Festus Tornadoes

The Bottle Rockets rediscover themselves -- by covering their longtime idol, Doug Sahm

Although Sahm is obviously the album's inspiration, the band also has Scott Taylor, Ortmann's high-school English teacher, to thank. Without Taylor, who turned them on to Sahm's music and later wrote some of the Bottle Rockets' best lyrics, the whole late-'80s Midwestern alt-country phenomenon might have taken a decidedly different course. "Scott just opened our ears," Ortmann says. "We were raised on basically classic rock and maybe some country as well. He played the Replacements' 'Bastards of Young' -- he freed my mind to like music that wasn't on the radio."

"It was funny," Henneman says, "Scott came to town in 1988, when we got our first gig in St. Louis opening up for Uncle Tupelo. I think at our first show ever, we played Sahm's 'She's About a Mover.' Uncle Tupelo at that time were all about the Minutemen, Hüsker Dü, that kind of stuff. They were, like, 'Hey, what's that song?' and the next thing you know, Scott's making Jeff Tweedy a tape. Jay [Farrar] was really influenced by his tapes, too. Scott Taylor, I think, is the most influential roots rocker there is."

Well, at least one of them. Ortmann and Henneman vividly remember the first time they met Sahm, at a concert in Nashville. (Henneman still carries the ticket stub, dated April 7, 1992, in his wallet.) "It was nothing he would have remembered," Henneman admits. "I was so thrilled I pretty much was about to poop my pants -- in fact, so was he. We walked into the club, and then, all of a sudden, my idol walked right in front of me and said, 'Man, I've got to take a shit!'"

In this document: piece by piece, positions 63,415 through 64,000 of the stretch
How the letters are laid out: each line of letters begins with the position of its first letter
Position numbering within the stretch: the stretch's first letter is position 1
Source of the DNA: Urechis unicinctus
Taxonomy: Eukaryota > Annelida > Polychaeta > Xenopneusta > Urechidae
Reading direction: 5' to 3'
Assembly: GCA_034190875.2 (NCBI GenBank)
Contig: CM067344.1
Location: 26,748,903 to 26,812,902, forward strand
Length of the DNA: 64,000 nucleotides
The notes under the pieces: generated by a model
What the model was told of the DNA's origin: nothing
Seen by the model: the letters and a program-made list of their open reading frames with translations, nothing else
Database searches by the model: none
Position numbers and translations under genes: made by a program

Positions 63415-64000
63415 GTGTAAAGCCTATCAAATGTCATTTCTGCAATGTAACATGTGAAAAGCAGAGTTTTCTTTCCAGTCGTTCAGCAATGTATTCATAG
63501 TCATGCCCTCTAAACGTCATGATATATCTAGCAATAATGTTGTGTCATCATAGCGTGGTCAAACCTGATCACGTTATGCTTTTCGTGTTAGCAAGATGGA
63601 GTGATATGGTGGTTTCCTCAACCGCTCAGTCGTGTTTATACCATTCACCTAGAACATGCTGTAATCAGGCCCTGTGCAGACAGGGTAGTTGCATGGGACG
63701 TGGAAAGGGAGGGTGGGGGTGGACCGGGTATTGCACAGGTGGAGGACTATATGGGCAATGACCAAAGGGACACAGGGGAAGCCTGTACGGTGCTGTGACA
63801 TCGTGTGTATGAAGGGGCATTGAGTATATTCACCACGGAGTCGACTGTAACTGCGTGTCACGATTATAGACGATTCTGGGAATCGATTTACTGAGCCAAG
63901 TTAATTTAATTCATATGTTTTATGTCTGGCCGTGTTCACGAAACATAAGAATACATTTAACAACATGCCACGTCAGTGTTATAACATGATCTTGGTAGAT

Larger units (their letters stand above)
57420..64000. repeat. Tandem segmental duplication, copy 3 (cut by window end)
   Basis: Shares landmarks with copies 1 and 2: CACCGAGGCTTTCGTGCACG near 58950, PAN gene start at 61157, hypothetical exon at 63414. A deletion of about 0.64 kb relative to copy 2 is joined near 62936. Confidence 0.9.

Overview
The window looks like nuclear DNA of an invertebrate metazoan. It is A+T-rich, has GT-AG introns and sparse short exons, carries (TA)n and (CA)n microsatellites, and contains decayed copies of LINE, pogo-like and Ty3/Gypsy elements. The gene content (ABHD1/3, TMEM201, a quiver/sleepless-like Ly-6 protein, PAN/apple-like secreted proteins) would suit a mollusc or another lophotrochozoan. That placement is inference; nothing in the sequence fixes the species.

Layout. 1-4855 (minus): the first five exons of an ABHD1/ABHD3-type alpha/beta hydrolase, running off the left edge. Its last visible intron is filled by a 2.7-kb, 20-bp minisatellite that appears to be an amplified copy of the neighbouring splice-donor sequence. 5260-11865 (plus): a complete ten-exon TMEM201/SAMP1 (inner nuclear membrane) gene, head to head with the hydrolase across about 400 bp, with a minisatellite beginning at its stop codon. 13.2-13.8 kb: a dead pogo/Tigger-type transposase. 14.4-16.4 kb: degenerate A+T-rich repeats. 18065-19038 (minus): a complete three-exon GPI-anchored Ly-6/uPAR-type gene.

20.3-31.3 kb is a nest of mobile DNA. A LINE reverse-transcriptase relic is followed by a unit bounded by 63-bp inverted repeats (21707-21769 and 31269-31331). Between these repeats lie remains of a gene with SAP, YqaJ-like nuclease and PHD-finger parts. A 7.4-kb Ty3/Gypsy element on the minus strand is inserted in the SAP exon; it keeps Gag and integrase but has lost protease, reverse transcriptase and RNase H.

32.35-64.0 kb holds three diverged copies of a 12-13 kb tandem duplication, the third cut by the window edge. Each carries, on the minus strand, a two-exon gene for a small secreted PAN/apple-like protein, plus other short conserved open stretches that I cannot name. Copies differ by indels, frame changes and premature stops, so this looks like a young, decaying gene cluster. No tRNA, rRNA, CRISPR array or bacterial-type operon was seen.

The Bottle Rockets (from left): Brian Henneman, Robert Kearns, Tom Parr and Mark Ortmann
Bob Reuter
The Bottle Rockets (from left): Brian Henneman, Robert Kearns, Tom Parr and Mark Ortmann

"It was the best show, absolutely fantastic," Ortmann adds. "The club held maybe 1,000 people, but when we got there, it was just this sea of folding chairs and a handful of people at the back of the bar."

"I think [Mark, Jay Farrar and I] were the only people who actually bought tickets," Henneman says. "It was mostly guest-list people from Warner Bros. The three of us stood front-row center; everybody else just stayed by the bar."

Of course, Henneman didn't know at the time that Sahm had only seven years left to live or that the Bottle Rockets' sixth album would be a tribute to him. He just stood in front of the stage, bellowing out requests and basking in Sahm's greatness. He fingers his ticket stub and reminisces: "The thing I loved about his records when I first heard them was they just sounded like the guy was having the frigging time of his life. Even if you didn't know what he was saying -- and half the time you can't understand what he's saying -- it sounds like something you want to do. It feels like it, sounds like it. He just seemed to be so full of love, no bitterness. That's the attitude I lost along the way. Doug loved music, he loved life, he loved everything -- you can just hear it. The music business never got Doug down. He was, like, 'Fuck the music business -- I'm playing music!' I'm not that cool; I wish I could be. On Songs of Sahm, we were trying to be that cool. As time wears on, people will see that we're not nearly as cool as Doug. Making the album was a reaffirmation: 'Fuck! We're making music! What's cooler than that?' So Doug, once again, saved the day.

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